March 2010

Article Archives:

December 9 2010 - 9 Must Have Marketing Metrics

November 24 2010 - Is Your Marketing on Autopilot?

November 17 2010 - Are You Advertising in the Yellow Pages?

November 10 2010 - Facebook Versus Google Pay Per Click

November 2 2010 - What is the Reticular Activating System?

October 27 2010 - Meaningful Marketing Messages

October 20 2010 - The Impact of Culture on Marketing

July 2010 - Hiring a Good CSR

June 24 2010 - What do Redclick Superstars do for fun?

June 2010 - Branding Updates

May 2010 - Advertising Fads

April 2010 - Demand & Non-Demand Marketing

March 2010 - Google Trends

February 2010 - Rebranding

January 2010 - Cutting the Strings

December 2009 - Lead Source

 

The PHC industry is approaching a tipping point of traditional versus online marketing. Contractors are moving ad dollars from traditional media to online endeavors at a record pace. Earlier this decade, most contracting companies established a presence and placed an online brochure in several pages of a web site, but few of them explored additional online marketing activities, until recently. A tipping point is a term coined by Malcolm Gladwell in his book The Tipping Point:  “It's the name given to that moment in an epidemic when a virus reaches critical mass. It's the boiling point. It's the moment on the graph when the line starts to shoot straight upwards.” If we were to graph the numbers of contracting companies who spend money on pay per click or Internet yellow pages, the line on the x axis would sharply increase.
Contractors are being lured to spend ad dollars on a plethora of search placement services: Google AdWords, ReachLocal.com, FindItQuick.com, elocalplumber.com, FindAPlumber.com, ufindus.com, smilelocal.com, magicyellow.com, servicemagic.com.  The aggressive pitches from most of these types of companies is that everyone is going online to search for plumbing, and heating/cooling contractors. Peer pressure, the fear of being last or left out, and the aggressive sales tactics are all responsible for enticing contractors to experiment with online venues. 

So, if these claims and predictions are correct, we should see our industry’s keyword search terms increasing over time. According to Google, keyword searches for plumbing, leaks, water heaters, and faucets have remained steady for the past two to three years. This tells us that customer behavior is not matching the claims of “everyone is going online” to search for contractors. The keyword plumber has flat-lined up until the last Presidential debate when John McKain made Joe The Plumber an iconic fascination. So, hopefully, you have plumber in your keyword lists in your website, as well as any pay per click advertising you are doing. By the way, plumber and plumbing are two very different keywords in the mind of a customer.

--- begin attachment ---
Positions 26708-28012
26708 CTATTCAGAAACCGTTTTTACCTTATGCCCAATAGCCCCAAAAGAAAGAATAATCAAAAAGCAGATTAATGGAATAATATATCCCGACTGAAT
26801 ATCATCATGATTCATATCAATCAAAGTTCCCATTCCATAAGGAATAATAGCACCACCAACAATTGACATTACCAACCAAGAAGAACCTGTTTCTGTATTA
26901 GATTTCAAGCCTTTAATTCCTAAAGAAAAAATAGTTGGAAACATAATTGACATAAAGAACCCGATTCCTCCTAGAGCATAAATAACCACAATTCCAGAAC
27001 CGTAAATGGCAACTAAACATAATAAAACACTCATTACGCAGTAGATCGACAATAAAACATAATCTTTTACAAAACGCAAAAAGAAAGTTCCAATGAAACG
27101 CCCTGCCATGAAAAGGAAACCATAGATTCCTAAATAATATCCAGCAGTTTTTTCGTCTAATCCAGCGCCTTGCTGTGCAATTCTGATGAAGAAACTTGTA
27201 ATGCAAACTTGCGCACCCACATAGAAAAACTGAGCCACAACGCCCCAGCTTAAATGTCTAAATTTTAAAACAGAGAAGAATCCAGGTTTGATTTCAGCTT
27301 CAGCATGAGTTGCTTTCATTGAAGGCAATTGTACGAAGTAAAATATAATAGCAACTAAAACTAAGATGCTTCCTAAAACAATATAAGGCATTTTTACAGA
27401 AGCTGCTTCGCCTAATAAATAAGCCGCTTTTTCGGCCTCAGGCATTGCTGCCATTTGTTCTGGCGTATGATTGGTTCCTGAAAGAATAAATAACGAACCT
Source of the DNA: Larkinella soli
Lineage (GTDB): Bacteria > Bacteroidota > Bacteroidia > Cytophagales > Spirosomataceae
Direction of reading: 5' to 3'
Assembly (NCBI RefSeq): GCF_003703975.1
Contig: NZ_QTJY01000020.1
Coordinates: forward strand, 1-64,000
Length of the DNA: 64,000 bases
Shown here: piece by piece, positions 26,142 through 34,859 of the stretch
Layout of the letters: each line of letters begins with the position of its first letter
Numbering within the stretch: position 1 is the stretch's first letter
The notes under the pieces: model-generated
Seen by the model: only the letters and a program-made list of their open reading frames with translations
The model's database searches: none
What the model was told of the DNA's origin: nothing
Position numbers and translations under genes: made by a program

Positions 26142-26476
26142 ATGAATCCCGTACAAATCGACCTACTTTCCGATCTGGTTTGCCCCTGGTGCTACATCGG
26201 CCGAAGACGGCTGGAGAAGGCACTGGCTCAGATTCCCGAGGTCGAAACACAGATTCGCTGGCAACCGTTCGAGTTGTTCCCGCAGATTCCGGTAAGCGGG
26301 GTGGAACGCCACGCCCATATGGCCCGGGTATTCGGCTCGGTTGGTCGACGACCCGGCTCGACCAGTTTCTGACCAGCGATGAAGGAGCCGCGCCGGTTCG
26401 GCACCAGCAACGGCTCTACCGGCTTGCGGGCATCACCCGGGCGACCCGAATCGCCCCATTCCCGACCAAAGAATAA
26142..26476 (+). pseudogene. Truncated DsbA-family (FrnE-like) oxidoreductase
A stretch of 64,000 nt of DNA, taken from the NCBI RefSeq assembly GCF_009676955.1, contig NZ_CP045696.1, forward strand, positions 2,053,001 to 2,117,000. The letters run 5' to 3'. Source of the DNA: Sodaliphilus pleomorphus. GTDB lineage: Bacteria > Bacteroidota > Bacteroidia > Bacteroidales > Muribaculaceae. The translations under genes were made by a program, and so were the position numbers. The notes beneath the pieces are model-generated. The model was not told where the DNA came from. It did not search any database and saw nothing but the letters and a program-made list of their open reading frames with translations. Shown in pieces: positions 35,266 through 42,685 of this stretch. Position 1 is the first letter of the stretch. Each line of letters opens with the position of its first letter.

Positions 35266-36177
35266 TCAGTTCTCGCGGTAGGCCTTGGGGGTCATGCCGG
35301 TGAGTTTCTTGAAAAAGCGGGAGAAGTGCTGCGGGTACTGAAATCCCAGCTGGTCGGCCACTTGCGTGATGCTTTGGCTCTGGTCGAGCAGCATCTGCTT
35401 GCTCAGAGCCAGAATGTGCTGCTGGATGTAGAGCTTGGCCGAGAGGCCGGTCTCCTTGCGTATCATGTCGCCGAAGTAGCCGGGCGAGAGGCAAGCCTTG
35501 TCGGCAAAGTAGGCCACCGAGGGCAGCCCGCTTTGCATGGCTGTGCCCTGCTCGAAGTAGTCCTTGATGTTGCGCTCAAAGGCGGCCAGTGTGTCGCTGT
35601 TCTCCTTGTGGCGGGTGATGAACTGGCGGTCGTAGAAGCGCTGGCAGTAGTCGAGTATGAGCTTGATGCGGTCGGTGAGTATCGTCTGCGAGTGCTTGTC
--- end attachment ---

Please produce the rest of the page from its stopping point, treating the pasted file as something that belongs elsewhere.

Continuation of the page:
So, is it safe to assume that customers have not flocked to the Internet to search for their local plumber? Well, just because we know that searches haven’t been increasing, that doesn’t mean that they won’t start to climb. The safe bet is to make sure your customers and your prospective customers know your name. If they have a name in mind, you have a greater chance that they will search directly for you, or that if they see your name appear in the search results, they will click on your listing. 

Customers will get more and more frustrated with a broad search in major search engines like Google because all of the online directory sites, like the ones mentioned above, will appear in the search results page instead of actual local companies. To test this, go to Google, type in plumber and your local town or city. Check out the numbers of actual companies versus additional search sites. Customers don’t want to waste time clicking around, if they are in need of a plumber. They will choose the link that they are familiar with, and in the absence of familiarity, they will choose the first real company they perceive to be local to them. Google Maps is the only place, as of this writing, that is not bombarded by directory services. Obtaining a listing on Google maps is a very good idea, and it’s free.

For more about search terms and the PHC Industry, check out the blog on www.KnowWhatWorks.com.

~ Source:  Google Trends